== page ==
WITH Olympic silver and European indoor gold corralled in a 2021 that brought her the most astonishing of breakthrough campaigns, Keely Hodgkinson’s trajectory remains fascinatingly upward. Uncomfortable news for her domestic rivals, including Jemma Reekie whose British women’s indoor 800 metres record was surpassed at yesterday’s Muller Grand Prix in Birmingham in quite the early statement of intent for this still-new athletics campaign.

Still only 19, Wigan’s young warrior time of 1:57.20 was quicker than any run since the year prior to her birth. Reekie, watching on following an earlier run she might rather forget, will have no doubt of the road block in her path at this summer’s world championships before even factoring in Tokyo 2020 victor Athing Mu.

With further potential showdowns for the two Brits at the subsequent Commonwealth Games and Europeans, Hodgkinson makes no secret of the high bars now eyeballed.

"I wrote down the aims for this year and one of them was a British indoor record,” she revealed. "I was 100 per cent in shape for this record and I just wanted to go for it and there were some good girls in that race.”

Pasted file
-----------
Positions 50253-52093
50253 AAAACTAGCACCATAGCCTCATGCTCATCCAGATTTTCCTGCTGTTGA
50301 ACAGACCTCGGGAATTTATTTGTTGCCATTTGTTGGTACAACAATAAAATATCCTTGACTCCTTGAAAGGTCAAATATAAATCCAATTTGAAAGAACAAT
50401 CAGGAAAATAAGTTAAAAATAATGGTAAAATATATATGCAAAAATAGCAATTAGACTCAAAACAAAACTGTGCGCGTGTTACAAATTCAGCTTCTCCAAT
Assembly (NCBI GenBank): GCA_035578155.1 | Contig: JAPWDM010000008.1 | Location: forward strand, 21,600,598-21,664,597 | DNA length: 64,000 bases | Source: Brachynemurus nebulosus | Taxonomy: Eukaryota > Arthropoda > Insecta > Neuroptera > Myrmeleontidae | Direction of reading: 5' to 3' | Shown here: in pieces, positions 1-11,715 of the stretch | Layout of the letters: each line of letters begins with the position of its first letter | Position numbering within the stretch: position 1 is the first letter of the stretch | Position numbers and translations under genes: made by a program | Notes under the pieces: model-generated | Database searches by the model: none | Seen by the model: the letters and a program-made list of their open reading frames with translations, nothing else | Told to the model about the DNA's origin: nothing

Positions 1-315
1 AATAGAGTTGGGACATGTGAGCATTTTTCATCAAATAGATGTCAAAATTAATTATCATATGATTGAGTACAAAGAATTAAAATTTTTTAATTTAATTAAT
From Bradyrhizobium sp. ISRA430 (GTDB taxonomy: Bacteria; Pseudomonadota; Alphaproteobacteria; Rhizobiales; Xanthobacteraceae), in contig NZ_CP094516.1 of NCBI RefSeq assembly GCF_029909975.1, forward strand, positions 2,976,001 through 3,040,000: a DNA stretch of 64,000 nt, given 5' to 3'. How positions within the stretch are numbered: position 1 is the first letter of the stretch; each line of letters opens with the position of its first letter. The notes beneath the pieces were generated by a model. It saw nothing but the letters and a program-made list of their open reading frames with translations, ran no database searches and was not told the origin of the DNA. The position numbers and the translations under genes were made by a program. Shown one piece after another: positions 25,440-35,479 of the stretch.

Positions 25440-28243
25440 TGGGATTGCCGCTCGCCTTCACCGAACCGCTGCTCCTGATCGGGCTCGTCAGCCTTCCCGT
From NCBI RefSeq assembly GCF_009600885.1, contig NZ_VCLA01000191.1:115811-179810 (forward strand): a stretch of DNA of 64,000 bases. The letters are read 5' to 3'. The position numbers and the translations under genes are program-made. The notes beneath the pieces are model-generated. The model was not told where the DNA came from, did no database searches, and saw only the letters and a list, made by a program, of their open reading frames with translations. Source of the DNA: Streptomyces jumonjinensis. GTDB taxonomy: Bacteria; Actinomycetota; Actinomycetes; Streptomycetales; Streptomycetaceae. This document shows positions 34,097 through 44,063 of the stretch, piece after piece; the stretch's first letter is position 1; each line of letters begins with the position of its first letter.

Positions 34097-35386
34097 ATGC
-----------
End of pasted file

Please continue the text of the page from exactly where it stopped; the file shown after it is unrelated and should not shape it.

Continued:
She is one of the few stellar British names confirmed for next month’s world indoors in Belgrade and it is hard to see any title pursuit falling short. That would be a mere appetiser, she trusts. “I think all four of the major championships is possible,” the teen warned. “My body I think will be able to cope. But it comes down to the emotional and mental energy going from one to another."

Reekie’s gambit combusted in the 1000m, regressing badly on the last lap from a healthy lead to sixth place as Isabelle Boffey led a mass charge past. “I'll have to sit down and see what happened,” acknowledged the Scot, who hinted at an injury “hiccup” following her recent training stint in South Africa. “I felt good front-running because I'm in good shape. That wasn't an accurate representation of where I am but some days you've got to learn.”

Words repeated, almost verbatim, by Neil Gourley whose promised assault on Peter Elliot’s long-standing UK indoor 1500m record more resembled a wild swing badly missed. The Glaswegian, arriving fresh from a brilliant outing in Boston last weekend, was eleventh but ahead of Jake Wightman who failed to finish in the wake of a bout of Covid.

Gourley will aim to recapture his magic for next weekend’s British Indoor Championships, back at the same venue. “The championships are what I kind of thrive on,” he proclaimed. “All I can really do at the moment is forget about it.”

Elsewhere, a brush of the vest thwarted Sweden’s Olympic champion Mondo Duplantis on his third attempt at raising his pole vault world record to 6.19m. Erin Wallace came fourth in the women’s 1500m in a world indoor standard of 4:08.90. While Guy Learmonth was fourth in the men’s 800m in 1:46.46 as he leapfrogged Brian Whittle into second place on the all-time Scottish rankings.